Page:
The best plug-ins are always the ones that fill some kind of niche function you never knew you needed. As Scott Wilson discovers, the first effects plug-in from Output is one of them.

From its description, Movement seems like it might be a tool to help producers make interesting rhythms like Ableton’s Beat Repeat, but in reality, it’s both tricky to describe and much more versatile.

Output bills it as a device that adds rhythms to any input in real-time, but it’s not just for making percussive loops – though it does that if you want it to. It fills a similar niche to an arpeggiator if you use it on a synth, but the effect is more textural: some presets turn analog synth chords into a pulsating monster, some will turn a monophonic note into a dreamy ambient backdrop. Use it on a drum machine snare, and you can even create what sounds like a massive timpani roll if it’s set up in the correct way.

It’s really more of a musical Swiss Army knife. If you want to shred a sample without too much effort it’ll do that, but if you need to create a quirky drum loop it’s capable of that too.

As interfaces go it’s incredibly clear and uncluttered

When you load Movement, you’re given four rhythm generators across two engines on either side of the interface. In the centre is an XY performance panel which can be linked to any of the built-in effects. As interfaces go it’s incredibly clear and uncluttered, inviting you to start using it without the need to read a huge manual first. Even if you’re fairly new to production you’ll feel right at home – it’s laid out more like an iPad app than a traditional plug-in.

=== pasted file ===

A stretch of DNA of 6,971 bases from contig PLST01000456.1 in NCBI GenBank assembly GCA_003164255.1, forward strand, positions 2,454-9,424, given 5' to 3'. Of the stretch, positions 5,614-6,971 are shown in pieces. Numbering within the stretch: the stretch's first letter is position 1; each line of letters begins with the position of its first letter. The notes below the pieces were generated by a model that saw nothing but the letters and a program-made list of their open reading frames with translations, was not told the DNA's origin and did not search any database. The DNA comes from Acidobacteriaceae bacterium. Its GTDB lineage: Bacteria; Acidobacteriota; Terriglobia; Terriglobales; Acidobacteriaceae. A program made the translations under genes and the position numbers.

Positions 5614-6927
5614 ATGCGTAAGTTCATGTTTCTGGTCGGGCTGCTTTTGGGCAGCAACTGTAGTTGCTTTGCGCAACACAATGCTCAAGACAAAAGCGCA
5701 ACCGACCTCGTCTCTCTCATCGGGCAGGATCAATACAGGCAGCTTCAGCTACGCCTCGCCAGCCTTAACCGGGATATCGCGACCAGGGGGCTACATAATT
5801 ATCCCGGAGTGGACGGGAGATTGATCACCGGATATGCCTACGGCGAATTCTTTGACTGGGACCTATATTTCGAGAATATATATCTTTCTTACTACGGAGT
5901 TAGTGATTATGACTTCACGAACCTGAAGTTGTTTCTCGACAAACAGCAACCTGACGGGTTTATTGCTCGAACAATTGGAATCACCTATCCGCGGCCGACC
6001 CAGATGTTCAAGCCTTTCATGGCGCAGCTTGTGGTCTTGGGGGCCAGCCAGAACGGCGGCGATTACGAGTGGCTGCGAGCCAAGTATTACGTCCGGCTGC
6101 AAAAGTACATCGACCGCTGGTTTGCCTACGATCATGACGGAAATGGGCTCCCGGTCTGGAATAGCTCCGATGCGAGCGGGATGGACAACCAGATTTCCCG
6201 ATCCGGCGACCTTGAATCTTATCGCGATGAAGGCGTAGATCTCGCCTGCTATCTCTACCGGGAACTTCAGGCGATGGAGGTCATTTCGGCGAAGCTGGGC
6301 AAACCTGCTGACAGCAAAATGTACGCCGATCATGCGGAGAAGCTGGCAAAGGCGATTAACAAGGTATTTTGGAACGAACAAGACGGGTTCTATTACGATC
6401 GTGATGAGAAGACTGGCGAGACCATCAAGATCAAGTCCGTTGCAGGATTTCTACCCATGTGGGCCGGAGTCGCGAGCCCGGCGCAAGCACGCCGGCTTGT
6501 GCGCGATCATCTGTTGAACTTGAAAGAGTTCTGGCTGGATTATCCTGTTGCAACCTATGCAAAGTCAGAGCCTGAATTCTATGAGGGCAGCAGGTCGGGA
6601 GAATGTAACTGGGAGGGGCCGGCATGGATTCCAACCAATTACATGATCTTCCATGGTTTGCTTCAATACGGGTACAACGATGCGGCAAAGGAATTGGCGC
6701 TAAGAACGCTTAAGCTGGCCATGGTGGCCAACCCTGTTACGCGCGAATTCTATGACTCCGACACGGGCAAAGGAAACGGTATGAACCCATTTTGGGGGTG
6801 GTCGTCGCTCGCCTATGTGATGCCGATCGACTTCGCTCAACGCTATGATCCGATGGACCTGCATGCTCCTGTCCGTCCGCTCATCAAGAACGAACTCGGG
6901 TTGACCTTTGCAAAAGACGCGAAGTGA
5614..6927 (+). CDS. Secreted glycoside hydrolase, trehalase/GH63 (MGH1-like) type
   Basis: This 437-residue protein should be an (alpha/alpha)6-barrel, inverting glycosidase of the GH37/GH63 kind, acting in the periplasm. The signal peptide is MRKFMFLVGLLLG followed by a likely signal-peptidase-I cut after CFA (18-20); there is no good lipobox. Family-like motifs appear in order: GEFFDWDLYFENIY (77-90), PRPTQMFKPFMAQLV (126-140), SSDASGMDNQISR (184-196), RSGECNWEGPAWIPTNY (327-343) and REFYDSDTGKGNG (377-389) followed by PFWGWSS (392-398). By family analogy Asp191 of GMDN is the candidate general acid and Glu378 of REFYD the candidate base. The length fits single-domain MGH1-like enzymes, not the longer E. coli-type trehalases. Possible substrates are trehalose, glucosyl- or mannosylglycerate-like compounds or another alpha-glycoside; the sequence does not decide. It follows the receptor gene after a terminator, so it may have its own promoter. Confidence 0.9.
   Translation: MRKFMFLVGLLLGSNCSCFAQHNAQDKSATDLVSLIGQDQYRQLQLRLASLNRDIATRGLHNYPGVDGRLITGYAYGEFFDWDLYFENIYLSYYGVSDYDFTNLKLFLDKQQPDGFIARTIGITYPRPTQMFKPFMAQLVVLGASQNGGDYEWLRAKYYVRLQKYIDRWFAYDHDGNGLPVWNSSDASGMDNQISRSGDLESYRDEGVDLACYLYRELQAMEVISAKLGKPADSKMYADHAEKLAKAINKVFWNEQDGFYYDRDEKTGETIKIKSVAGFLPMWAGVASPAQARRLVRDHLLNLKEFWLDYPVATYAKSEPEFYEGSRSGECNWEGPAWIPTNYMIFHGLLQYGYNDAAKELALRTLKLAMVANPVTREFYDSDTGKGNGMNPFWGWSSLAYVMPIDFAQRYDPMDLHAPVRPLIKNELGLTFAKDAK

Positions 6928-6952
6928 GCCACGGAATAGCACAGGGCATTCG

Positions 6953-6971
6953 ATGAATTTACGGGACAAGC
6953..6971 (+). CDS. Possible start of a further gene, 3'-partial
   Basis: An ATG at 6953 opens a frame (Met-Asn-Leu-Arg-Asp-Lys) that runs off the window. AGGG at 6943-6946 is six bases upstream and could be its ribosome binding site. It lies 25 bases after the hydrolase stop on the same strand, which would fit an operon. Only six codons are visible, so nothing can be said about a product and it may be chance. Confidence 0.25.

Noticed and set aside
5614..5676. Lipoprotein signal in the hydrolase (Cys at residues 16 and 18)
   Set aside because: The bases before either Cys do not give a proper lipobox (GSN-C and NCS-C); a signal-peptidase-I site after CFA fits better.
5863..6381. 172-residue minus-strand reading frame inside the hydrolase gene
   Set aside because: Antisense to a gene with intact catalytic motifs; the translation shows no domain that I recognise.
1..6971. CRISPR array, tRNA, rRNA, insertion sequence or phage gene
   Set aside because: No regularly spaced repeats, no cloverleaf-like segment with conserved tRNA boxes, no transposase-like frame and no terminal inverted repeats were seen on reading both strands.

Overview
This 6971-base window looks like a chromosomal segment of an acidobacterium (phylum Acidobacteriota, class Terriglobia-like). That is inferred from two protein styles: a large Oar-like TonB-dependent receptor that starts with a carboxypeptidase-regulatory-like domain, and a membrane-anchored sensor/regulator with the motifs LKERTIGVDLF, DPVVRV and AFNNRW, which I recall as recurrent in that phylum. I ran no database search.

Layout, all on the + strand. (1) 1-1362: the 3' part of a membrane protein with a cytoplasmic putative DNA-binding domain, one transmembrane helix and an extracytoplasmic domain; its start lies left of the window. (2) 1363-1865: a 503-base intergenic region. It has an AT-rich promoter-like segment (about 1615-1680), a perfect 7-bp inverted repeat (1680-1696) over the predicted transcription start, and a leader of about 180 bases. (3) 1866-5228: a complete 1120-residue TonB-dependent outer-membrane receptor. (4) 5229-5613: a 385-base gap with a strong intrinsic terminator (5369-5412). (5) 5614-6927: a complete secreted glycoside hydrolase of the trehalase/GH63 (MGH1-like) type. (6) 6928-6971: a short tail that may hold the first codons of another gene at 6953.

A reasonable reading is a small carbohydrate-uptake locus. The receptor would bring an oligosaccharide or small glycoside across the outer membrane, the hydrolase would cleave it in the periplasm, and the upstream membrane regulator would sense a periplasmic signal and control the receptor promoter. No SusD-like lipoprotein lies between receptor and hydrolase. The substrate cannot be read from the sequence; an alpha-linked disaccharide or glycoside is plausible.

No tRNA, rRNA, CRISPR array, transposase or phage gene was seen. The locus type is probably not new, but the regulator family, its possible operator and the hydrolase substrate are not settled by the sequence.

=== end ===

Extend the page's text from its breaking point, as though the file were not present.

Movement creates its sounds with three sources across four rhythm engines: LFO, step sequencer and sidechain, each of which modulate volume, panning and parameters of the other effects. This has an uncanny effect on simple synth patches; often the rhythm engines will add new layers to the original sound, meaning you’ll have the original note sitting underneath like a ghostly echo while tiny chunks of sound resonate overhead.

To make any of the rhythm engines modulate an effect, you just drag and drop the corresponding number onto the knob and it ties the two together. The interface is animated, so it gives you sense of how the effects will behave even if a sound isn’t playing. The effects you can drop in are fairly basic: just delay, reverb, compression, distortion, EQ and filters. But they sound good, and Movement is more about how these elements work with its modulation system, which is the real core of how it works. If you have no idea what modulating the resonance on a high-pass filter means, let alone sounds like, Movement is a really straightforward way to get acquainted with what can be a painstaking process.


Movement offers the power of a small Eurorack skiff for half the price of one module

Movement’s three rhythmic sources each have their own distinct character, which can be the same across the four rhythm engines, or mixed and matched to create wilder effects. Broadly speaking, the LFO will give you a smoother, more rounded sound, the sidechain will create a pumping effect good for dance music and the step sequencer will create the most extreme rhythmic effects. You can change the time signatures for each of these and mix triplets with 4/4 bars if you want. There’s also a “flux” mode that adds an element of chaos to the mix.